DeM: This kind of gets into another question I’ve been thinking about: Why did you go into jazz?
Nat: Wait a minute, I wanted to say that this theory doesn’t hold true because I don’t know everybody’s background. I know that Victor surely didn’t have to walk through the juke-joint section of London, and if he did, I doubt if they were playing Muddy Waters. This doesn’t mean a racial thing; it’s environmental. But even that theory doesn’t always work out. But this is what I believe.
Sam: My family background was the same. My father played piano, drums. An aunt played organ in church. There was always instruments around the house—guitar, piano. I played the guitar in church when I was a kid. We always had a stack of records, Lunceford, Basie, and a phonograph. They called it Graphaphone then. You’d wind that fella up. … So I always heard music, and liked it.
In the school I got a chance to get into the band. That was it for me. I played bass drum in the marching band.
I just came up liking music and liking jazz. I was never too fond of that real … that gutbucket music too much. ’Cause in those days when Sam Donahue … in the days when they used to have the Coca-Cola hour, my parents used to put me to bed. But I had a little radio by my bed, and I used to sneak and turn that fella on and listen to the Coca-Cola hour. They used to have Andy Kirk one night, then different big bands used to come on … Cab Calloway. That’s how I got into jazz.
Louis: I’m a little younger than Sam. I started when jazz … I really started listening to Charlie Parker and Lester Young. They were already into their thing. That’s when I started listening, more or less. Always heard blues. You can’t get around that no way. Going to school, dancing. Naturally, you go through an age, 14 or 15, when you go through that. During that time I was going through it, I was still listening to jazz.
The fellows I was playing with were playing jazz. Sometimes the gig you had, you’d have to play a few blues tunes in order to hold the job. But everybody preferred jazz, so I knew what I wanted to play.
DeM: Cannon, was your experience the same as Nat’s?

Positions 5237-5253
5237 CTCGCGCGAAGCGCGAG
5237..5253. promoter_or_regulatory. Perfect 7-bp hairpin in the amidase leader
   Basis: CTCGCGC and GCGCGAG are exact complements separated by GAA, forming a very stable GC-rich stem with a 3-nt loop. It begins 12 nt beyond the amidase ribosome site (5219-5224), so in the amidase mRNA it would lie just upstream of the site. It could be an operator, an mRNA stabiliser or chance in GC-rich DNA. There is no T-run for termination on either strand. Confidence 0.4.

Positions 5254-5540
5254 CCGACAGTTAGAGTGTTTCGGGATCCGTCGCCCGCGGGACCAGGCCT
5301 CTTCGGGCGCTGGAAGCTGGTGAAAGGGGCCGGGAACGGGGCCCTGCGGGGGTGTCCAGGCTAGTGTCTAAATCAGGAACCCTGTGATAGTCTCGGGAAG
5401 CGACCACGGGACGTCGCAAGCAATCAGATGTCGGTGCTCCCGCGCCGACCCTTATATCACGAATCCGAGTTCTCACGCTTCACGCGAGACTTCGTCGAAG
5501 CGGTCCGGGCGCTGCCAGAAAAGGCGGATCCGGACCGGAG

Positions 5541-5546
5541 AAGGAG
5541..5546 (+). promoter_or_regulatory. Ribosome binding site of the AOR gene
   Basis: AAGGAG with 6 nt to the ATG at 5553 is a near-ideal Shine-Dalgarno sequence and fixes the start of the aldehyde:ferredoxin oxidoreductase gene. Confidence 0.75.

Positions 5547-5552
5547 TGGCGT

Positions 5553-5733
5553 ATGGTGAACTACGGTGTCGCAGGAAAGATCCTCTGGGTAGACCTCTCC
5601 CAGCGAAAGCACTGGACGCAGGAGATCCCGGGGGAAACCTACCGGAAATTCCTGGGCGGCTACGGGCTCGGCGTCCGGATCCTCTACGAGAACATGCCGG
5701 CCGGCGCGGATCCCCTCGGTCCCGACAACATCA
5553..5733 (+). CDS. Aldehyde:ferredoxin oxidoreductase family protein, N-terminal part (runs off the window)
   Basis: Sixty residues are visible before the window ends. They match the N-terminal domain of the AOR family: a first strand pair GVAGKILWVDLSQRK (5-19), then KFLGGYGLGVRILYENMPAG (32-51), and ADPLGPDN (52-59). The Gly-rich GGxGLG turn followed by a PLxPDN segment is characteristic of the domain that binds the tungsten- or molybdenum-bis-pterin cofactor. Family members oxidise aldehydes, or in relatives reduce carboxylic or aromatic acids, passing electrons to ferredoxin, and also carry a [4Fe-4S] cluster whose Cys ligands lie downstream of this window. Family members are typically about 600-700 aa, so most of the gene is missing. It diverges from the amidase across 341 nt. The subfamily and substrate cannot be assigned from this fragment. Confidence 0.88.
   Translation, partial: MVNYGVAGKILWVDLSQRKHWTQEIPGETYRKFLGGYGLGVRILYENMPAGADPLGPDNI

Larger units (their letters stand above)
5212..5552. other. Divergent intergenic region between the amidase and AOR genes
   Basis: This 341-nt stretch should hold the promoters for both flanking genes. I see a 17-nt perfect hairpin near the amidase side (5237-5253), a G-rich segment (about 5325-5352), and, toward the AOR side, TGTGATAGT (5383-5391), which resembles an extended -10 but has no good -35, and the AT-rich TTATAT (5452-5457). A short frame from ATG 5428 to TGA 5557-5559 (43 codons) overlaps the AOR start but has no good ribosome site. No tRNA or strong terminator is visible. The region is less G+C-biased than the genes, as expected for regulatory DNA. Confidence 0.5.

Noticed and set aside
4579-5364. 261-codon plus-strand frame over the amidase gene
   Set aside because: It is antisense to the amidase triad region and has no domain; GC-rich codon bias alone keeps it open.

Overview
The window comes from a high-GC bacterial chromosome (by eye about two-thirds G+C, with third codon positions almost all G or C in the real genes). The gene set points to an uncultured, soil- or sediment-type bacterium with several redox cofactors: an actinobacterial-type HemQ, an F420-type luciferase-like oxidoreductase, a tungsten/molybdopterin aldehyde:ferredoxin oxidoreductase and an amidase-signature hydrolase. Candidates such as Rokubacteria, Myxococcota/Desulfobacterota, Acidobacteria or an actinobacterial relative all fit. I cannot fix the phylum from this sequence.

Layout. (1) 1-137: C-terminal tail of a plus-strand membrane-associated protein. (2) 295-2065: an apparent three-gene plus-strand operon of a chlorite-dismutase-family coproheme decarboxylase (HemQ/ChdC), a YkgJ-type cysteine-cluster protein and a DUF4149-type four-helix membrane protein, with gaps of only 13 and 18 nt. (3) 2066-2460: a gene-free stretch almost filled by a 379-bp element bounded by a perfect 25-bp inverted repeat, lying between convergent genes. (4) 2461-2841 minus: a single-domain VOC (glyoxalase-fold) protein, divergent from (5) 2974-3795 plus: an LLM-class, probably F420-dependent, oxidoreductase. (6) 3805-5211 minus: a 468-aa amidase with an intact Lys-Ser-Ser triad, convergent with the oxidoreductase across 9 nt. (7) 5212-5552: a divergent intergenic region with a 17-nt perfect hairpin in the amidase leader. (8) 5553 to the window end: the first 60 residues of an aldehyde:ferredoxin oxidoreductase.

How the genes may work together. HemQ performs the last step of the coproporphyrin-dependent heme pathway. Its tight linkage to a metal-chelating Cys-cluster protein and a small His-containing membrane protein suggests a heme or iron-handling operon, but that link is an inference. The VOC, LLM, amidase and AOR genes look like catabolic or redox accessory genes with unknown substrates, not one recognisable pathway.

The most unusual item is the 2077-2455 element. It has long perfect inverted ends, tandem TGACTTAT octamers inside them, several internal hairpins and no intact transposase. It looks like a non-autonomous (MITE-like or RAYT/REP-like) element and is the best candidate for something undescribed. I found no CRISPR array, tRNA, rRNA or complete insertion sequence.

Cannonball Adderley: I started listening a lot longer before he did. There was even more to it than that. In fact, some things Nat didn’t remember. When we hardly knew how to read, we knew how to sing. We would sing for company and all like that. Pop would go get us just as proudly, “Come on, boys! Sing WPA!” So you know how long that’s been.
DeM: The Mills Brothers.
Cannon: That’s right. I had a scrapbook with the Mills Brothers in it. I had their autographs because they visited our town when I was … You don’t remember, do you, Nat? See, that’s what I’m talking about. It’s been that long. Well, I had their autographs and some girl’s who won a Maj. Bowles amateur contest—Mary Perry, Diamond Tooth Mary Perry.
And like that church thing … We were Episcopalians, but we’d go down on the corner on Sunday night and listen to them get into it. Tabernacle Baptist Church. Sunday night after church they’d have a fish fry. We’d go down there to get some of that fish. They’d be inside poppin’—Hey! Jumb! Hey! Jumb! Be swinging. And we’d dig it. We’d be outside dancing and carrying on. We’d consider it sacrilegious.
DeM: Victor? That leaves you. Since you’re from a different country, a slightly different culture …
Vic: I was fortunate, because my brothers were musical. I had three brothers, and the youngest of the three is still nine years older than me. So when I was around 6, they were already playing, getting together rehearsal bands. They’re called semiprofessionals in England. They’d have rehearsals at the house every weekend.
I’d like to say right here that Nat, Cannon, Sam, Louis, their general environment outside the home, too, led to the buildup of the jazz feeling. While naturally in England, outside the house, there was nothing. In fact, jazz was like a dirty word, practically. My mother, it was just a drag for her to have this “noise” every weekend, but my father was musical. He never played when I was old enough to realize that someone was playing an instrument, but he did play when I was a baby. He used to play cello.
Anyway, my three brothers used to have rehearsals, and I would hear them every weekend. Finally, after a few months of that, I wanted a set of drums for my birthday. My father bought me for my birthday. My father bought me one of those—what do you call them? Woolworth’s? Two cents … ?
Vic: He bought me one of those sets of traps. You know, with the snare drum on the bass drum and those little cymbals. I used to practice on this thing. My brother would be playing when they weren’t rehearsing. One brother played and piano and accordion; another played trumpet. After I practiced a few months, they were having a rehearsal … this is getting away a little bit, but it’s just to illustrate how much environment can do something to a person … and the drummer couldn’t figure out the introduction. My brother was going mad trying to explain it. So my brother said, “Come, Victor, you show him how to do this,” I could hear how it went; I could hear what he was supposed to be doing. But at this age, I didn’t want t embarrass the guy. For if he saw a 6-year-old kid showing a 24-year-old guy how to play something, it would be a drag, so I wouldn’t do it. The following week when they rehearsed and he still couldn’t do it, my brother insisted. So I got up and played it right, I suppose.